Feeling Sorg–Swedes do it Best

This summer we started watching Henning Mankell’s Wallander, a detective series of about a dozen episodes based on chief inspector Kurt Wallander. He chases down dark and dangerous crime in the seaside town of Ystad, Sweden (many years ago, my dad taught me to pronounce the Swedish ‘Y’ by instructing me to make an ‘O’ with my mouth but say the letter ‘E.’ The town name should sound something like “euh-stawd.”).

Henning Mankell is the author of the original book series that has been made into several TV versions: the first from Sweden (1997-) stars Rolf Lassgård and the recent BBC production (2008-) starring Kenneth Branagh as Wallander has been broadcast on PBS. There is another Swedish version with Krister Henriksson in the role of Wallander, shot in 2005 and 2009. This is the excellent series that added tension and drama to our summer evenings and taught Jamie how to curse like a Swedish policeman.

We quickly became addicted to the high drama plots and the characters from Ystad’s police station: the young police cadets Isabelle and Pontus, gorgeous both of them, prone to over-earnest risk taking; officer Svartman the family man who is solid, reliable and a bit comical; Nyberg, the super steady forensics expert, originally from Iceland; Martinsson, Wallander’s deputy, in leather jacket, always eyeing his superior’s job, etc. The series is beautifully shot and adds natural light, color and the stark lines of the ocean horizon and harbor warehouses into the stories.

By far, the character I have the biggest affection for is Wallander. To care about this gammal gubbe, rather crusty old man, one must melt through a facade that is off-putting in many ways–he smokes and neglects his health in general, he is getting worn-looking and carries about him a typically Swedish affliction, feeling sorg. The word brings to mind melancholy of the Scandinavian kind, rather unspoken and suppressed. The actor Krister Henriksson gets this so just-right.

We were watching an episode last night where Wallander is listening to a colleague confess his scheming involvement in an armored car heist. As I watched Wallander’s face–just as he listened–it conveyed so movingly the complexity of the character’s reaction. He was surprised but had to roll with it–he was still actively trying to solve the crime. He was disappointed but concerned for his colleague–he knew his foibles. He was caught most awkwardly by his own feelings of self-reproach. He had never suspected this guy. Henriksson is simply a master at bringing this character to life–wordlessly with a face that is creased with care and eyes that water but never weep.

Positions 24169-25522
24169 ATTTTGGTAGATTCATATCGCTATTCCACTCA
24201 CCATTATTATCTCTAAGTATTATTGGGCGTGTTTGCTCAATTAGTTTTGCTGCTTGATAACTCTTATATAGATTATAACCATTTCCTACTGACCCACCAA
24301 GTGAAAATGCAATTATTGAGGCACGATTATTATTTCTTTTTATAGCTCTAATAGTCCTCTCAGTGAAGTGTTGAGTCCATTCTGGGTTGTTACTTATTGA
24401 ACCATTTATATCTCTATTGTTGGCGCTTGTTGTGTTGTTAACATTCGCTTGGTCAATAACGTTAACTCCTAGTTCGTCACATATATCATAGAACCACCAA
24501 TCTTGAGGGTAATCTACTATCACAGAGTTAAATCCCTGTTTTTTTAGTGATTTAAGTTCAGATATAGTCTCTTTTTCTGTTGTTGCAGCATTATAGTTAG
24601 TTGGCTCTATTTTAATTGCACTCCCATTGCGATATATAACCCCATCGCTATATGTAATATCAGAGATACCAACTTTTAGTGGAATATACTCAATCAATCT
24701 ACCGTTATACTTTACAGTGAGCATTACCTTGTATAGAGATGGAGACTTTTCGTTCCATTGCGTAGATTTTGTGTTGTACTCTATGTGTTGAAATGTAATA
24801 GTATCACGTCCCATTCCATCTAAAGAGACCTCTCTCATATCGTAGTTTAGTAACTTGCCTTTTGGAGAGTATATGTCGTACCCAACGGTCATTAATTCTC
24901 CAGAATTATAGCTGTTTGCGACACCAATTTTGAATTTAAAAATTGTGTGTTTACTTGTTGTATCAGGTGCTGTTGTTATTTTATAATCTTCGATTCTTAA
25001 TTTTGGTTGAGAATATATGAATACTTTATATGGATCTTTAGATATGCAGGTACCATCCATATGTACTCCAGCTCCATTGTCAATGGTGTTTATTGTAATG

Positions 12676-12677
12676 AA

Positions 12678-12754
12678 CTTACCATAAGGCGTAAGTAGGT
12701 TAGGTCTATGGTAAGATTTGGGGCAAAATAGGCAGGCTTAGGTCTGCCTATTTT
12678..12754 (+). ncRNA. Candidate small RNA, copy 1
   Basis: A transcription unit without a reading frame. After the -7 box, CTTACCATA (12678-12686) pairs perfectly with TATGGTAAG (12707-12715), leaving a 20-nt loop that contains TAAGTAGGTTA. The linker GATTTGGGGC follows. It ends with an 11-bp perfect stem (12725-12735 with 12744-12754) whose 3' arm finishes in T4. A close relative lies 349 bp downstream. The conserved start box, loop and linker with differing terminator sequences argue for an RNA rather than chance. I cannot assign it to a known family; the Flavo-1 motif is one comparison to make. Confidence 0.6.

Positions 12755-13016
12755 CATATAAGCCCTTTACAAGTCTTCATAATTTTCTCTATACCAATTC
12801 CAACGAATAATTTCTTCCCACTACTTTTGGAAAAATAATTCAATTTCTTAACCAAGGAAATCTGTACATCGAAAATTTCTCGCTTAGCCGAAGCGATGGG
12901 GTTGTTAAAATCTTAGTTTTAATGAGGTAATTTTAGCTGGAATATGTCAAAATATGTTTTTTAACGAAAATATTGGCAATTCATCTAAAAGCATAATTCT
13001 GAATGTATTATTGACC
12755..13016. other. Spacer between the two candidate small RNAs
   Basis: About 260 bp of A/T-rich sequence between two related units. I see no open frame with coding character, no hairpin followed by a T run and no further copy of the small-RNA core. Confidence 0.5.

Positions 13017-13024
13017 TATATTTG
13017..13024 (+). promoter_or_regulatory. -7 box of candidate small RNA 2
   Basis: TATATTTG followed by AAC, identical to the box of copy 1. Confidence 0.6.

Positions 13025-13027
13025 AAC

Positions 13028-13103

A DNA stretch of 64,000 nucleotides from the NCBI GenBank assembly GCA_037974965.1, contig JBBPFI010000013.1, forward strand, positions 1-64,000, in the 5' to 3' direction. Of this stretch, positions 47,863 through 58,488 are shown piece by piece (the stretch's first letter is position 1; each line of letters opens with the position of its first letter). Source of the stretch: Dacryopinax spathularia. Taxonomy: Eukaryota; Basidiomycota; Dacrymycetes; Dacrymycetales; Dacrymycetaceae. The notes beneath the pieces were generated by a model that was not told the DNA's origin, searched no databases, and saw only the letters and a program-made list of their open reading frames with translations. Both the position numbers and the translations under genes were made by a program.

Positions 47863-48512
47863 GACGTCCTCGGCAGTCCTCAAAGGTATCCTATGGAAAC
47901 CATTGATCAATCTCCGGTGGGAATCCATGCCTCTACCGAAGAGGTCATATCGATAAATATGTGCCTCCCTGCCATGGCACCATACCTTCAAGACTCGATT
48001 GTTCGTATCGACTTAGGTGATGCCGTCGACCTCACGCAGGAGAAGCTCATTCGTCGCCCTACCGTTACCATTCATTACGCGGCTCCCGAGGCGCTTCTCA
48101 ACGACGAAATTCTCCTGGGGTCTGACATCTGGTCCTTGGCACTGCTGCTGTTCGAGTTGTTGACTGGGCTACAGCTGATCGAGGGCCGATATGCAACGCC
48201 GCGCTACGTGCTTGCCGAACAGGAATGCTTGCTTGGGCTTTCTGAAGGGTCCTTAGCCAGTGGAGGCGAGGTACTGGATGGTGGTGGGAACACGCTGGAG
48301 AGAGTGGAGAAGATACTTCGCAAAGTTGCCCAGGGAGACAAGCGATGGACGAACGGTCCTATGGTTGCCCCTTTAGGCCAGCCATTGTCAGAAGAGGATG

He solves the crimes, saves his colleagues and goes home to pour a glass of wine and to crank up some Maria Callas. He lets his guard down with Jussi his chocolate Lab, smiling and roughing him around the ears affectionately before taking him out for a stroll along the gray ocean beach. You can hear the waves lapping as each episode ends with a beautiful song by Anna Ternheim, Quiet Night. http://www.youtube.com/watch?v=DmInifeZkzY

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3 comments

  1. candlgustafson@comcast.net · · Reply

    I confess that even American-Swedes are rather morose. They both have learned how to survive several months of frigid darkness with an attitude of, what else can go wrong. One thing you didn’t share was how to acquire the Swedish version of Wallander. Sorg pronounced like, “soor-yuh”.

  2. We watched it on iTunes/Apple TV. The rental was maybe $3 or $4 per episode–each an hour and a half. Look for the title “Henning Mankell’s Wallander:” Each episode has a short title like “The Revenge,” “The Guilt,” “The Courier,” etc. It is in Swedish with subtitles.

  3. […] have also been a longtime fan of Wallander, set in the town of Ystad, Sweden, which features the northern light and gray backbeat of the ocean […]

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